Evolving from the 16th Century, the Manuscript Paintings of Assam have a long history.
These Manuscripts are polychrome paintings which are done on materials like ‘Sanchipat’, which is the bark of the Agar Tree or ‘Tulapat’ which is a wooden plate made of handmade paper pulp. Along with the paintings, the manuscripts contain written descriptions as well- depicting various narratives. The craftsmen who work on these paintings are called ‘Khanikars’ and the scribes are known as ‘Lekhaks’. The dyes and ink used in the process are taken from natural sources like Indigo,Haital (Arsenic Sulphide) and Hengul (Mercury Sulphide). The ink taken from materials like Silikha (Yellow Myrobalan) and bull’s urine is known to be very durable and strong- as even after all these years the manuscripts are found to be readable with a good clarity.
An demo of Assamese Manuscript painting by artist Mridu Moucham Bora
THEMES SURROUNDING THE PAINTINGS
The paintings depicted illustrations of stories from various religious sources like the Bhagvata, the Puranas, the Ramayana and the Mahabharata. A lot of these manuscripts hold their own individual characteristics, and apart from depicting religious scriptures, have also become home to many narratives about various kingdoms and its activities- kings, queens, soldiers in battlefields and people from daily walks of life- thus becoming a reliable and inclusive medium for storytelling.
Historical Roots of the Artform- How did it develop?
Manuscript Paintings of Assam developed under Vaishnavite monasteries known as Satra, which is a socio-religious and cultural institution. Inspired by the Bhakti Movement set forth by Saint Sankaradeva, this institution was established in the 16th century to bring to the people Bhakti Ideals in a manner that is accessible to all.
Along with aiming for spiritual growth, the institution also formed a societal revolt; wanting to bring social change and development in the state.
The institution stood for equality in rights; with no strict boundaries for its devotees. It is said that the Satras preaches Vaishnavism, one of the Bhakti cults of India that shared values of fraternity, equity, humanism and democracy thus creating an egalitarian civil society.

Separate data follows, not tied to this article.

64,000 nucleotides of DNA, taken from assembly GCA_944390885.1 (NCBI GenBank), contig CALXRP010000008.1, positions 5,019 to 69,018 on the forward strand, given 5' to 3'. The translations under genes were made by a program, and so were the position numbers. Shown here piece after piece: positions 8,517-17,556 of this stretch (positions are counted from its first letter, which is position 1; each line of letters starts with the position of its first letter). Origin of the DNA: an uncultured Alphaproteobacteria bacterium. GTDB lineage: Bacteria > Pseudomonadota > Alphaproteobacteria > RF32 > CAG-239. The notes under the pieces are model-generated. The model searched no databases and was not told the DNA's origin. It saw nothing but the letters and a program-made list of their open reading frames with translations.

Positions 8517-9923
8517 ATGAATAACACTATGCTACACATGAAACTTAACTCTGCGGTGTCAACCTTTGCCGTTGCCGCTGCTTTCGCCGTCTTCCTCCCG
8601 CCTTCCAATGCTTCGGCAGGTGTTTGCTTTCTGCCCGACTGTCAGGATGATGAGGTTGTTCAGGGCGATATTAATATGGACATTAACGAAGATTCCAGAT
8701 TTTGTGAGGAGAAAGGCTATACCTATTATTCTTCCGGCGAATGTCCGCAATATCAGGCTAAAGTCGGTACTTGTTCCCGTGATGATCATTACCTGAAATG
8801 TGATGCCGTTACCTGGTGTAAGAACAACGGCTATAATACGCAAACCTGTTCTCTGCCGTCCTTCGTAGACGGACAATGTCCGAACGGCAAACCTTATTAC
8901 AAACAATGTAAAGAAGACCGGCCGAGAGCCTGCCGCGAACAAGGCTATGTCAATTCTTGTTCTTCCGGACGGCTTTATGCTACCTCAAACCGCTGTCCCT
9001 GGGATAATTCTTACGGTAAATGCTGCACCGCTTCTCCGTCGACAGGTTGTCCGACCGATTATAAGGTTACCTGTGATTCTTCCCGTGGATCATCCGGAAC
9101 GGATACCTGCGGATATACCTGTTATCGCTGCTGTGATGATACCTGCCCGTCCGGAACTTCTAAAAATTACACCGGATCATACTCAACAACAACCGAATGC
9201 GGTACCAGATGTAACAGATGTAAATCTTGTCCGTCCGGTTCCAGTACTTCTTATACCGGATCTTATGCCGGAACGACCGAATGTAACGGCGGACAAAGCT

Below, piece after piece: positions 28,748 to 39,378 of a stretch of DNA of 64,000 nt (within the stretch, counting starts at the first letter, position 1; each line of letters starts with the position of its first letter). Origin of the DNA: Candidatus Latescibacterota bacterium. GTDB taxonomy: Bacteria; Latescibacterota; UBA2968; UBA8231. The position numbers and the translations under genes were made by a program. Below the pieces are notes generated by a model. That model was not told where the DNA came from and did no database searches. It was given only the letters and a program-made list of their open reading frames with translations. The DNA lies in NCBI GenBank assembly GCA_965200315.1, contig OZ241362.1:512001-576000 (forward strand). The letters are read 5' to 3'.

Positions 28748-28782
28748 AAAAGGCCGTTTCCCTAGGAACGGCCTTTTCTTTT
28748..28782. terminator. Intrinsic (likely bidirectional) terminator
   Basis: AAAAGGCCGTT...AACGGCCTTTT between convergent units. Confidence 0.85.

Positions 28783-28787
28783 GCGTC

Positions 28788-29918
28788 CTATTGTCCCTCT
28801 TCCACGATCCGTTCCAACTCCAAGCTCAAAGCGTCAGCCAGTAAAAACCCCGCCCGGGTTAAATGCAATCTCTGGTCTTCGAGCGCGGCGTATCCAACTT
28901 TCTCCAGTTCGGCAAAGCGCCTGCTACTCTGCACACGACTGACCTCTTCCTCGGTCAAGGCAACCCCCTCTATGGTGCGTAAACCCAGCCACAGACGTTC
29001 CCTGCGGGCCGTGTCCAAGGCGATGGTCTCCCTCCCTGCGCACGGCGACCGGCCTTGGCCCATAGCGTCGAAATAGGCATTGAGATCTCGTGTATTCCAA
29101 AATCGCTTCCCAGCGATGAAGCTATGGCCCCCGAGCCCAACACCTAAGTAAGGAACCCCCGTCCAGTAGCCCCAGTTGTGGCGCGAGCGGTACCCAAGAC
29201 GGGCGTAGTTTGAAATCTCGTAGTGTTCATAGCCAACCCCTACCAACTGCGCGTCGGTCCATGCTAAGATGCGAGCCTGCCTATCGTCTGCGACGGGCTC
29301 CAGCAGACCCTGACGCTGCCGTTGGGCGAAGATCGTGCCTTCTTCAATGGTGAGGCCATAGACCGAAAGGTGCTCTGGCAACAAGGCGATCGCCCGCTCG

The belief of finding liberation in the ‘non dual’ sense- of becoming one with Vishnu was made accessible to all no matter the sex, caste or creed
. Art was encouraged-poetry, drama, music and painting were used as ways of depicting visual narratives and so a culture of art and its appreciation was formed within the institution.
Thus, like all other forms of art, these manuscript paintings emerged out of such dense societal and cultural realities.
Present Scenario- Preservation of an age old Practice
With a decline in the practice of Manuscript Painting due to political conflicts and of course, the introduction of technology in Assam, we have only a handful of artists still practising the artform. Some of these are associated with Satra while some of them have individually acquired the skills required to practise the artform. A better understanding of the artform and its promotion would help a long way into allowing the artform to flourish further and not lose its essence. Various scholars and institutions have shown a deep interest in interpreting the old manuscripts that are still preserved in Assam and are studied as a means of developing a connection with our past.However, the past and the present don’t exist without one another- and as we take the help of ancient artforms to trace the course of history, it becomes important for us to take steps to preserve these artforms in the present as well. A good starting point would be, perhaps, for us to familiarise ourselves with them. Join us at MeMeraki as we introduce to you many more artforms like Manuscript Paintings of Assam.
Written by -Saras Jaiswal